Long term use of metformin, the most common drug used to prevent and treat type 2 diabetes, may increase the risk of vitamin B12 deficiency and anemia, according to a new analysis of long-term data.
Metformin helps control the amount of sugar, or glucose, in the blood by reducing how much glucose is absorbed from food and produced by the liver and by increasing the body’s response to the hormone insulin.
The researchers, from the Albert Einstein College of Medicine in New York City, used data from the Diabetes Prevention Program and the Diabetes Prevention Program Outcomes Study, which followed participants at high risk for type 2 diabetes for more than 10 years.
The original study began with more than 3,000 people age 25 years and older with high blood sugar. The participants were randomly assigned to receive either 850 milligrams of metformin twice daily, placebo medication or an intensive lifestyle program (weight loss plus exercise) than did not include medication. For the new analysis only those taking placebo or metformin were considered.
During follow-up, the participants provided blood samples at the five- and 13-year points.
B12 deficiency and anemia more common among metformin users
Using these blood samples, the researchers found that at year five, average B12 levels were lower in the metformin group than the placebo group, and B12 deficiency was more common, affecting 4 percent of those on metformin compared to 2 percent of those not taking the drug.
Borderline low B12 levels affected almost 20 percent of those on metformin and 10 percent of those taking placebo.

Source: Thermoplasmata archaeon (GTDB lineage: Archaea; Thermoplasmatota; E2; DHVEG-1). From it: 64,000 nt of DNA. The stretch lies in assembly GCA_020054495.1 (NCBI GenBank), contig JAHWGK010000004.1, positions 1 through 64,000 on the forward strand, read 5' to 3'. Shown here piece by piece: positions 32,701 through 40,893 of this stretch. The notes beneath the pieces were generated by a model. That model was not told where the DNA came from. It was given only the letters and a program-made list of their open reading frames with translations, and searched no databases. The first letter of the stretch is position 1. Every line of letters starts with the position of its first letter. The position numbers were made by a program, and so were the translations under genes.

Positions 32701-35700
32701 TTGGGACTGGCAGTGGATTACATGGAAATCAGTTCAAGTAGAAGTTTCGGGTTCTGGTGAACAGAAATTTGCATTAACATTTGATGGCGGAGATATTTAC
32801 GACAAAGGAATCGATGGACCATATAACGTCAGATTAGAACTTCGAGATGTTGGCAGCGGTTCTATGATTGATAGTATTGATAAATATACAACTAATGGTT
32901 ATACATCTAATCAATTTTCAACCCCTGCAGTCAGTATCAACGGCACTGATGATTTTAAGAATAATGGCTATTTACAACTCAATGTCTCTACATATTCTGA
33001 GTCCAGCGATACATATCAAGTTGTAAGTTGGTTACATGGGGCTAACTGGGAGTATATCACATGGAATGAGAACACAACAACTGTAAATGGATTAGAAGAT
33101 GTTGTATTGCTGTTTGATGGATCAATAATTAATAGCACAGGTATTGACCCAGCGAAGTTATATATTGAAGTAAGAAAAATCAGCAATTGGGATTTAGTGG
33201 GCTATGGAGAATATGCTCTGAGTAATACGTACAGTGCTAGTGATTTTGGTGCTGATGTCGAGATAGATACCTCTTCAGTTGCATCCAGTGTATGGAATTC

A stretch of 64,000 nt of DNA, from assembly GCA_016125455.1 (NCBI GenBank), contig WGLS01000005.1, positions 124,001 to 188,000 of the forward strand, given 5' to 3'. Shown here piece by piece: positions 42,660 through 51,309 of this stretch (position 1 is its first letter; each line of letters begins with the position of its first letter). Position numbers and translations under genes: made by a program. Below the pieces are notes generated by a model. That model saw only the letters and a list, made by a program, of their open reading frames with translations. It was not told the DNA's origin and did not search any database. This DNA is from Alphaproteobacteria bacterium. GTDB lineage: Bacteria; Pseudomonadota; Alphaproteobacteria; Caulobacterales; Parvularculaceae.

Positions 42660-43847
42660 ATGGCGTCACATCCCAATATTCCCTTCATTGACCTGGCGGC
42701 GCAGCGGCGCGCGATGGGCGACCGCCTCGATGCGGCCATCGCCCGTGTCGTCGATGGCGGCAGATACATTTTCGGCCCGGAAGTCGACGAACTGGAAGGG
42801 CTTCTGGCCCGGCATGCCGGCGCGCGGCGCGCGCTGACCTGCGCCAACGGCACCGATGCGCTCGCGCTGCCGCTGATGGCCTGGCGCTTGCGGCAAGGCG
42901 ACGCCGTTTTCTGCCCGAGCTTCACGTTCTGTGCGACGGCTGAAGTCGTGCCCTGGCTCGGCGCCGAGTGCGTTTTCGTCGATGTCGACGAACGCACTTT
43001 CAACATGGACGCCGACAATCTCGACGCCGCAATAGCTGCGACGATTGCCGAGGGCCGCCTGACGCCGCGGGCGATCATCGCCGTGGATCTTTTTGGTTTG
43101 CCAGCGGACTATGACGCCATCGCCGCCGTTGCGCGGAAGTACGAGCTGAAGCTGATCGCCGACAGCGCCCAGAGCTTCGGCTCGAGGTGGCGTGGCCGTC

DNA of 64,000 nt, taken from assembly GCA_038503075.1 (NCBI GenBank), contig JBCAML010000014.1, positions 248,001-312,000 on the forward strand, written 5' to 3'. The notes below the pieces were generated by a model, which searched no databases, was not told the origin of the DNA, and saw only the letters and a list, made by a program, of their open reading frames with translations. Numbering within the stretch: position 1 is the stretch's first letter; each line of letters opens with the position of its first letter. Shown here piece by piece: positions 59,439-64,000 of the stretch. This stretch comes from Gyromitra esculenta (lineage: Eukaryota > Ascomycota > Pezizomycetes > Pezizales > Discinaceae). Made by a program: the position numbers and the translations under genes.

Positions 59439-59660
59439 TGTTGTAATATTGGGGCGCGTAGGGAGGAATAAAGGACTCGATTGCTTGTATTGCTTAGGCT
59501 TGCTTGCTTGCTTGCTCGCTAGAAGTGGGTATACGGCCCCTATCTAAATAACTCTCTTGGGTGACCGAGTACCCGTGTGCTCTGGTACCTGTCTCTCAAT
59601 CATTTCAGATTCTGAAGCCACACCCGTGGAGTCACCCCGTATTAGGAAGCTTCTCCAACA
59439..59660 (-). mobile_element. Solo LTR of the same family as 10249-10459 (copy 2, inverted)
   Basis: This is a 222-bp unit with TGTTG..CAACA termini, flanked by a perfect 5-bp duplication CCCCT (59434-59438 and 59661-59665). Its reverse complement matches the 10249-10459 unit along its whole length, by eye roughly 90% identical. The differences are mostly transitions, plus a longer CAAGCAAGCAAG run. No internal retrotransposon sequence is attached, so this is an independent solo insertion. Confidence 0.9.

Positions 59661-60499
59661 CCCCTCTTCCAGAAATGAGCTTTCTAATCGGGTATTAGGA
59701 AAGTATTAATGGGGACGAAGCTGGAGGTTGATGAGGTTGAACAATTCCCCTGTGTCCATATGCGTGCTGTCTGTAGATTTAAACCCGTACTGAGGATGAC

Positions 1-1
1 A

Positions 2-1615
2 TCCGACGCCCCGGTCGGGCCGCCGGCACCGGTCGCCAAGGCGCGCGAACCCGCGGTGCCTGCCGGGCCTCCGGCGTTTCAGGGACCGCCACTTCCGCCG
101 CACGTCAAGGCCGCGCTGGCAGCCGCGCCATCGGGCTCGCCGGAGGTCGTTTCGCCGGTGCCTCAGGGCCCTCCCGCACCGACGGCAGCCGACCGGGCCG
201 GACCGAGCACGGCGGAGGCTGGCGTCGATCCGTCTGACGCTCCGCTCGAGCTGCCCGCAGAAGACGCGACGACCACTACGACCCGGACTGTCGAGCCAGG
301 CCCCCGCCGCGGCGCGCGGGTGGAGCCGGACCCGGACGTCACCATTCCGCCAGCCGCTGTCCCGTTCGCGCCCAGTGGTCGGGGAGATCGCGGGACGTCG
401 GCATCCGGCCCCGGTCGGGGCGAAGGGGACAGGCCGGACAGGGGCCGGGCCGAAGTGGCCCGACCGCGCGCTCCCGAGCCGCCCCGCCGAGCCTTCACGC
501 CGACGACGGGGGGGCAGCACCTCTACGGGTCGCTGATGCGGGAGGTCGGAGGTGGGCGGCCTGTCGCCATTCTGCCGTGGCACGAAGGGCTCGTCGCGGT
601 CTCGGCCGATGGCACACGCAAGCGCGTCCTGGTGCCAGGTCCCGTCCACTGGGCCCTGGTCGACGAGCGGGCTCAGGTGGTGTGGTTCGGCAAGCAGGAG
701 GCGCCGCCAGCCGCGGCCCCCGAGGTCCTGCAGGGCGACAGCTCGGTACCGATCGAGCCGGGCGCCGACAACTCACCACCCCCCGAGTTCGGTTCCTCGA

Average vitamin B12 levels were higher by year 13 than in year five, but B12 deficiency was also more common in both the metformin and placebo groups.
More people in the metformin group were also anemic at year five than in the placebo group.
What does B12 do in the body?
Vitamin B12 helps keep the body's nerve and blood cells healthy and is needed to make DNA, the genetic material in all cells. Vitamin B12 deficiency can cause anemia and may lead to nerve damage, which can be severe and may be irreversible.
Severe and prolonged B12 deficiency has also been linked to impaired cognition and dementia.
Humans do not make vitamin B12 and need to consume it from animal foods or supplements. Vegetarians may get enough from eating eggs and dairy products, but vegans need to rely on supplements or fortified foods.
Doctors who prescribe metformin to patients long-term for type 2 diabetes, gestational diabetes, polycystic ovarian syndrome or other indications should consider routine measurement of vitamin B12 levels, the authors concluded.
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